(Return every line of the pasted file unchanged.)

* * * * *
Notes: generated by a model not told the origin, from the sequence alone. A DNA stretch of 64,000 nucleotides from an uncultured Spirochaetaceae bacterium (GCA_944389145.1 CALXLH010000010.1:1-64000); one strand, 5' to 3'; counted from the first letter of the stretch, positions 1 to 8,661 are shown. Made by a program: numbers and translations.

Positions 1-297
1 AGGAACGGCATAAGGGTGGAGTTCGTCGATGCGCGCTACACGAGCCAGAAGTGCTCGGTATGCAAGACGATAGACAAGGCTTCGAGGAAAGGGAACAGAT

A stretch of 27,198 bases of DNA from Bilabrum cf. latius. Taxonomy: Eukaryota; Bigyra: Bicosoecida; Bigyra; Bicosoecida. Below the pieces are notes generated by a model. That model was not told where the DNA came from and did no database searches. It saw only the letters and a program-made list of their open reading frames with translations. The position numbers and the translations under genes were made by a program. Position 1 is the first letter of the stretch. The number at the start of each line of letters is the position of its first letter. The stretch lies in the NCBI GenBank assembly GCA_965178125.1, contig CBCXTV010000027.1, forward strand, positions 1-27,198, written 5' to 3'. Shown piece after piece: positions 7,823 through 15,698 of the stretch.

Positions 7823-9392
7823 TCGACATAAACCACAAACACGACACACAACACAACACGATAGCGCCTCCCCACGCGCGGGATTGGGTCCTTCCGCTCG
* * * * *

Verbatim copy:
Notes: generated by a model not told the origin, from the sequence alone. A DNA stretch of 64,000 nucleotides from an uncultured Spirochaetaceae bacterium (GCA_944389145.1 CALXLH010000010.1:1-64000); one strand, 5' to 3'; counted from the first letter of the stretch, positions 1 to 8,661 are shown. Made by a program: numbers and translations.

Positions 1-297
1 AGGAACGGCATAAGGGTGGAGTTCGTCGATGCGCGCTACACGAGCCAGAAGTGCTCGGTATGCAAGACGATAGACAAGGCTTCGAGGAAAGGGAACAGAT

A stretch of 27,198 bases of DNA from Bilabrum cf. latius. Taxonomy: Eukaryota; Bigyra: Bicosoecida; Bigyra; Bicosoecida. Below the pieces are notes generated by a model. That model was not told where the DNA came from and did no database searches. It saw only the letters and a program-made list of their open reading frames with translations. The position numbers and the translations under genes were made by a program. Position 1 is the first letter of the stretch. The number at the start of each line of letters is the position of its first letter. The stretch lies in the NCBI GenBank assembly GCA_965178125.1, contig CBCXTV010000027.1, forward strand, positions 1-27,198, written 5' to 3'. Shown piece after piece: positions 7,823 through 15,698 of the stretch.

Positions 7823-9392
7823 TCGACATAAACCACAAACACGACACACAACACAACACGATAGCGCCTCCCCACGCGCGGGATTGGGTCCTTCCGCTCG